Equinox is publishing a series of books called 'Icons of Pop Music'. The volumes will be designed for 'undergraduates and the general reader'. Ordinarily, I couldn't think of anything less auspicious. Everyone likes the autobiographies of even the most inarticulate musicians; at least they can explain how they make the songs. But pop criticism can't seem to escape the thrall of these biographies, and rarely has much to add. It won't forsake the impulse to praise figures who no longer need to be praised. Historical pop figures are remembered as either too good or too bad to need defending; it's guaranteed that anyone willing to read a volume on King Crimson, say, or Crosby, Stills and Nash, is already on board. Then there is the curse of Dylanology, such a blight on pop criticism: worship of lyrics as 'poetry', modelled on pop's least representative major figure. This sort of writing fails the reality of pop: its special alchemy of lyrics that look like junk on the page, and music that seems underdeveloped when transcribed to a musical staff. Then there is the curse of arid musicology; and of Rolling Stone-ism, the gonzo rock journalist who thinks he is a rock star. Perhaps worst of all, there is the curse of the rhetoric of social action and 'revolution', a faith-based illusion that pop songs clearly manifest social history, or an exaggerated sense of what pop achieves in the world. In truth, most critics aren't verbally equipped to describe any band's vivid effects on its main audience: the listener at home, alone in his room.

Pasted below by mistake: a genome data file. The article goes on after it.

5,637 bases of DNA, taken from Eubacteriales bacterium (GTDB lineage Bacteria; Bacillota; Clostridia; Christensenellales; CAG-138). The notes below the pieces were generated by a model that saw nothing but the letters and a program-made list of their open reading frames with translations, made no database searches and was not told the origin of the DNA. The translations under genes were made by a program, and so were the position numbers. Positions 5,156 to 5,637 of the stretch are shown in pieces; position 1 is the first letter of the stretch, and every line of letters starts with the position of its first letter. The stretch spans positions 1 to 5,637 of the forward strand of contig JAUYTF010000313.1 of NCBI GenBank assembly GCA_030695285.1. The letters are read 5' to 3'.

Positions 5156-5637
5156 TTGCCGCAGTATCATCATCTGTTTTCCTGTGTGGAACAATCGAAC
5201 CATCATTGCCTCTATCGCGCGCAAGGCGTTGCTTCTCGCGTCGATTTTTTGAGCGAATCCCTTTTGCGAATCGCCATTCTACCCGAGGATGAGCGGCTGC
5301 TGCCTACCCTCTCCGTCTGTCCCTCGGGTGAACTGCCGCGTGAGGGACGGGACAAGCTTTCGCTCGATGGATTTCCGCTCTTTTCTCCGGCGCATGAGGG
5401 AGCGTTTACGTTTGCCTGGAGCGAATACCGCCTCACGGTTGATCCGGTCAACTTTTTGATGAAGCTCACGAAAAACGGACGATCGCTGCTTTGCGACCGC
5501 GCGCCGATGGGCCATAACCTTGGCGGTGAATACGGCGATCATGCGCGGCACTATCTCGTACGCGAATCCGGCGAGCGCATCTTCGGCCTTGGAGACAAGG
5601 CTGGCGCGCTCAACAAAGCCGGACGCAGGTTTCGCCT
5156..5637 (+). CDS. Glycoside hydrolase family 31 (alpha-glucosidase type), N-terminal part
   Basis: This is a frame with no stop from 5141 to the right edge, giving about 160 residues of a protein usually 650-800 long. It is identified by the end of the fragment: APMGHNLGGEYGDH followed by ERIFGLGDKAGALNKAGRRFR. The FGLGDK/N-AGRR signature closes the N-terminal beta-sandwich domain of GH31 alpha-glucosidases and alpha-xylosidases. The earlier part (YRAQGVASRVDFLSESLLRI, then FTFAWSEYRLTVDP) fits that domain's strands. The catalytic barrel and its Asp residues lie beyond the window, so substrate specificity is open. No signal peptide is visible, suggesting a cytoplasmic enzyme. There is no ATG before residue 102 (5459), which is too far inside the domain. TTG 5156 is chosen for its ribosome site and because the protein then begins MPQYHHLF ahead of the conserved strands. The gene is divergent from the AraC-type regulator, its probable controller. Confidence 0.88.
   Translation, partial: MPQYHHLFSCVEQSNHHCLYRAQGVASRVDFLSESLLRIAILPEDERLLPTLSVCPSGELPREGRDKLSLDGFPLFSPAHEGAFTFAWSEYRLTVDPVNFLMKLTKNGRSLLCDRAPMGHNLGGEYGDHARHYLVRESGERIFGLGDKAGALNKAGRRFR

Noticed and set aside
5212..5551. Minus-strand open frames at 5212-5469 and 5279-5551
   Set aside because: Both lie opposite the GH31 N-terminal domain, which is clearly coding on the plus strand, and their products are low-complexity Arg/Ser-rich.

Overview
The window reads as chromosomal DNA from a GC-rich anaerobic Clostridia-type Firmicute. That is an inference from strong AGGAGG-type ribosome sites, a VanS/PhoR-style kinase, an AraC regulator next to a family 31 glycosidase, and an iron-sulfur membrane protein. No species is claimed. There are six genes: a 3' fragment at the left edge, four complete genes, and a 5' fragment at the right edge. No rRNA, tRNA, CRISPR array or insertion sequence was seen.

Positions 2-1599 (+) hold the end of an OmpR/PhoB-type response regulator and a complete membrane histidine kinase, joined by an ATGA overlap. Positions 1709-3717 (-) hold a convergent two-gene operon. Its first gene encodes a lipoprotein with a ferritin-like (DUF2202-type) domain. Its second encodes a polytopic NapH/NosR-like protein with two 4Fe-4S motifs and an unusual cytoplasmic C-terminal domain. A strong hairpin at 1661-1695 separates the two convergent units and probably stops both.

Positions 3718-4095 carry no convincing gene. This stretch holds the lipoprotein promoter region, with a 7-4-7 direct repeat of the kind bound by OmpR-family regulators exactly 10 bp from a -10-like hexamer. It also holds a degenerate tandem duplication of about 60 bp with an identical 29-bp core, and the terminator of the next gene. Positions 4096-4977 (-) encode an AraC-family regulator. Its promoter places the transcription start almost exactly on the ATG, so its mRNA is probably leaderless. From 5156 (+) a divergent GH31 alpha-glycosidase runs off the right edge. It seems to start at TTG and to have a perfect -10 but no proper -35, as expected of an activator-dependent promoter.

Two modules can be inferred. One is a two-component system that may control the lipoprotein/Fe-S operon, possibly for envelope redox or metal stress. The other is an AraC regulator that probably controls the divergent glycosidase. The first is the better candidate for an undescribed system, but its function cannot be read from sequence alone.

LRB 22 March 2007 | PDF Download